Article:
And that’s why I think Lent shouldn’t be about us. Because each of us, in our own way, is a play actor seeking the approval of someone other than God. And really, that’s all sin is - the very thing that keeps our heart from being in the right place. And because of that, tonight can’t be about anything that you or I give up. It can’t be about any sacrifice that we make. So: what is Lent really about?

Lent is all about the cross. It’s not about what we give up. But it’s all about what God gave up for sinners like us – for people whose heart never seems to be in the right place. To quote tonight’s epistle, “for our sake God made him to be sin who knew no sin, so that in him we might become the righteousness of God” (2 Cor 5: 21). The focus is not on us. It’s on Jesus, and on what he gave up for you and for me.

And when it comes to the cross, Jesus wasn’t playing to the crowd, nor was he seeking the approval of anyone but God. As the Son of God, Jesus didn’t sound a trumpet before him to demand the world’s attention. No – Jesus suffered silently and quietly. He was abandoned and betrayed. And though equal to God, Jesus emptied himself, took the form of a slave, and died on the cross. In other words, Jesus gave up everything. Out of love for you and for me – Jesus gave up everything.

And so with that in mind, what are you giving up for Lent?

Remember, outward acts of piety can be good – but our God wants much, much more from us. And when we start to see that Lent is all about Jesus’ sacrifice and not about ours, we can then begin to “give up” the one thing God requires – our heart. After all, Lent is a time to repent, a time to return to God. But like we heard in tonight’s reading from Joel, returning to God is a matter of the heart.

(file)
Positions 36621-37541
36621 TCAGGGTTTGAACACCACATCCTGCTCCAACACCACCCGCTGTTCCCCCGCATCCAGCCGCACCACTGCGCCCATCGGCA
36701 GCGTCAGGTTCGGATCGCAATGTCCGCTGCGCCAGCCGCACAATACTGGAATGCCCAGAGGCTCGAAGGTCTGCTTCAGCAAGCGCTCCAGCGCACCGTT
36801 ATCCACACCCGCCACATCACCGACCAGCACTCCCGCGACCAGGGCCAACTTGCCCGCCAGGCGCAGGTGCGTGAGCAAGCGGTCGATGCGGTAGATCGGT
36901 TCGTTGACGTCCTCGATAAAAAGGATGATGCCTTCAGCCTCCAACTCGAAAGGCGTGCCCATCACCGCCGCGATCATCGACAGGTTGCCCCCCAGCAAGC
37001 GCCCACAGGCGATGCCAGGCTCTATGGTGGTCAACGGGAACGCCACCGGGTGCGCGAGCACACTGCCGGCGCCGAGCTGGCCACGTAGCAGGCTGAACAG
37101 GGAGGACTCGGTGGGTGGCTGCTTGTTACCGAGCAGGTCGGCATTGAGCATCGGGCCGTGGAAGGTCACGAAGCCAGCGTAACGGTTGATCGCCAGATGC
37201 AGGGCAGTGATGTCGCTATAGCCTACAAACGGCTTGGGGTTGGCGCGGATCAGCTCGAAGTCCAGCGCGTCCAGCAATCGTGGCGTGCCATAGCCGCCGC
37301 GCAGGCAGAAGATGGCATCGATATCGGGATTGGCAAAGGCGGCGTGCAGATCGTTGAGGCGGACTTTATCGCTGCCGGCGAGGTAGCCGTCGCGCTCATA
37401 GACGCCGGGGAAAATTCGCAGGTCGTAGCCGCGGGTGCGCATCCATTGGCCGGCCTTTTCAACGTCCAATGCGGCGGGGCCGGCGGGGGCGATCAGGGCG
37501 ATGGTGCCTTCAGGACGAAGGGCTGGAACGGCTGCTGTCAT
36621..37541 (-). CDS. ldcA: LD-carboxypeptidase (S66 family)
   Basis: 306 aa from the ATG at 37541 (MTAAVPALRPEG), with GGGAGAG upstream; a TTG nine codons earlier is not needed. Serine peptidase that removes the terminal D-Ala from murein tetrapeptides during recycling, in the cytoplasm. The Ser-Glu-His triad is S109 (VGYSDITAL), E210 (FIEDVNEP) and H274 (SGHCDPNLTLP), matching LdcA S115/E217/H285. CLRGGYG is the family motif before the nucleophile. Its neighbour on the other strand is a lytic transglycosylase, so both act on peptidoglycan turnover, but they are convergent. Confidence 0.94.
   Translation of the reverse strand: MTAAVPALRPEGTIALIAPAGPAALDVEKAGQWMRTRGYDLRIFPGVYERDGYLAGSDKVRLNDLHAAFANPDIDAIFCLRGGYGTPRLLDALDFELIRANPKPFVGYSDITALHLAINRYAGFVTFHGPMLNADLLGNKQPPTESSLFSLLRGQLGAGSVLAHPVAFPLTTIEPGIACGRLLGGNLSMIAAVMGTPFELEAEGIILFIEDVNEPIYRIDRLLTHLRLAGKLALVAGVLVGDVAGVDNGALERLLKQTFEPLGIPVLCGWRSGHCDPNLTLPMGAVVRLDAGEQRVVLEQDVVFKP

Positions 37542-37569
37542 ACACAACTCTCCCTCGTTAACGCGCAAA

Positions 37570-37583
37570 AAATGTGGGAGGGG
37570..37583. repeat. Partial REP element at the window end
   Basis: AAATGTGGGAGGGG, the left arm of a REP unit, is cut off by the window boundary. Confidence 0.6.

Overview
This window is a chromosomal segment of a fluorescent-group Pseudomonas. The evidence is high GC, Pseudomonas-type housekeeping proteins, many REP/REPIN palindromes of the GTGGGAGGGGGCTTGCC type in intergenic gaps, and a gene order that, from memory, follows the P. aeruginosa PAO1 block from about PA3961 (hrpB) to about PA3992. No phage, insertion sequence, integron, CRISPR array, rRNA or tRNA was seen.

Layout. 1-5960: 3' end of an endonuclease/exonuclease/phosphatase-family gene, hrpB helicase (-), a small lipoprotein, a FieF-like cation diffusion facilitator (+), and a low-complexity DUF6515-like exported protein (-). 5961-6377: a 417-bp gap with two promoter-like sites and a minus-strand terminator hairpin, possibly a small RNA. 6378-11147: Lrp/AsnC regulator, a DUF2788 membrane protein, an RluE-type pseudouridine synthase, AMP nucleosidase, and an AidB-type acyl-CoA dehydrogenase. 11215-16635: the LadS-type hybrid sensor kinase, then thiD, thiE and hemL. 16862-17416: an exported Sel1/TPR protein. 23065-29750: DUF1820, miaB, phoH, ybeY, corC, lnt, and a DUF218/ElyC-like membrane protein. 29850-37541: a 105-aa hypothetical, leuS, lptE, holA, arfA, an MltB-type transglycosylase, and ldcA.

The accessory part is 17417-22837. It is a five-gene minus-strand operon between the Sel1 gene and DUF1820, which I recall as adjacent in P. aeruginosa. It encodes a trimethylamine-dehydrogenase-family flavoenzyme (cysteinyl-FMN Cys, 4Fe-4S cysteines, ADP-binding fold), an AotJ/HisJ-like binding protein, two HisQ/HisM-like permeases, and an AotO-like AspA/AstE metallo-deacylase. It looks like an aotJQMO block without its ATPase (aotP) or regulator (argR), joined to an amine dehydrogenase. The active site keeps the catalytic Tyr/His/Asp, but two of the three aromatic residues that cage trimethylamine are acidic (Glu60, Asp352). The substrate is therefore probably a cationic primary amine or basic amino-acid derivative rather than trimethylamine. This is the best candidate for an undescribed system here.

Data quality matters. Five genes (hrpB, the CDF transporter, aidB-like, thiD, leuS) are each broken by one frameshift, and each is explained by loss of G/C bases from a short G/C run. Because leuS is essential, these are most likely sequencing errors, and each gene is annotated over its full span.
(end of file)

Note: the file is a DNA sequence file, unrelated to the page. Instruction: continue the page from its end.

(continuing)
And so here’s our homework for the next forty days – at least for those of us not giving homework up for Lent. Give up your entire heart to God. Hold nothing back. Through the merits of the cross, we have God’s approval. And so let’s give up playing to the crowds – let’s give up seeking the approval of someone else. Because our God wants much, much more from us than outward acts of piety – He wants all of our heart, and all of our mind, and all of our soul, and all of our strength. And if giving up carbs help us do that, then awesome. But ultimately, the only things God wants is us – for us to give up our heart to Him. And to the extent that we do that, our heart will finally be in the right place.

And so to answer my original question –is Lent really about giving things up? Yeah, it is. It’s about a Father that gave up His son. It’s about a Son that gave up His life. And it’s about the Spirit, through whom we can give up our hearts to God.

And so for the last time, what are you giving up for Lent?

Thursday, February 19, 2009

omega talk: you are god's temple


Who was the greatest comedian in the Bible?

Samson. According to the Book of Judges, he brought the house down.

Actually, it was the temple of the Philistines. But that’s not as a good of a punch line.

But on a more serious note, I need to begin by saying that since December of 2008 I’ve been in an abusive relationship.

And it’s with my personal trainer at 24 hour fitness.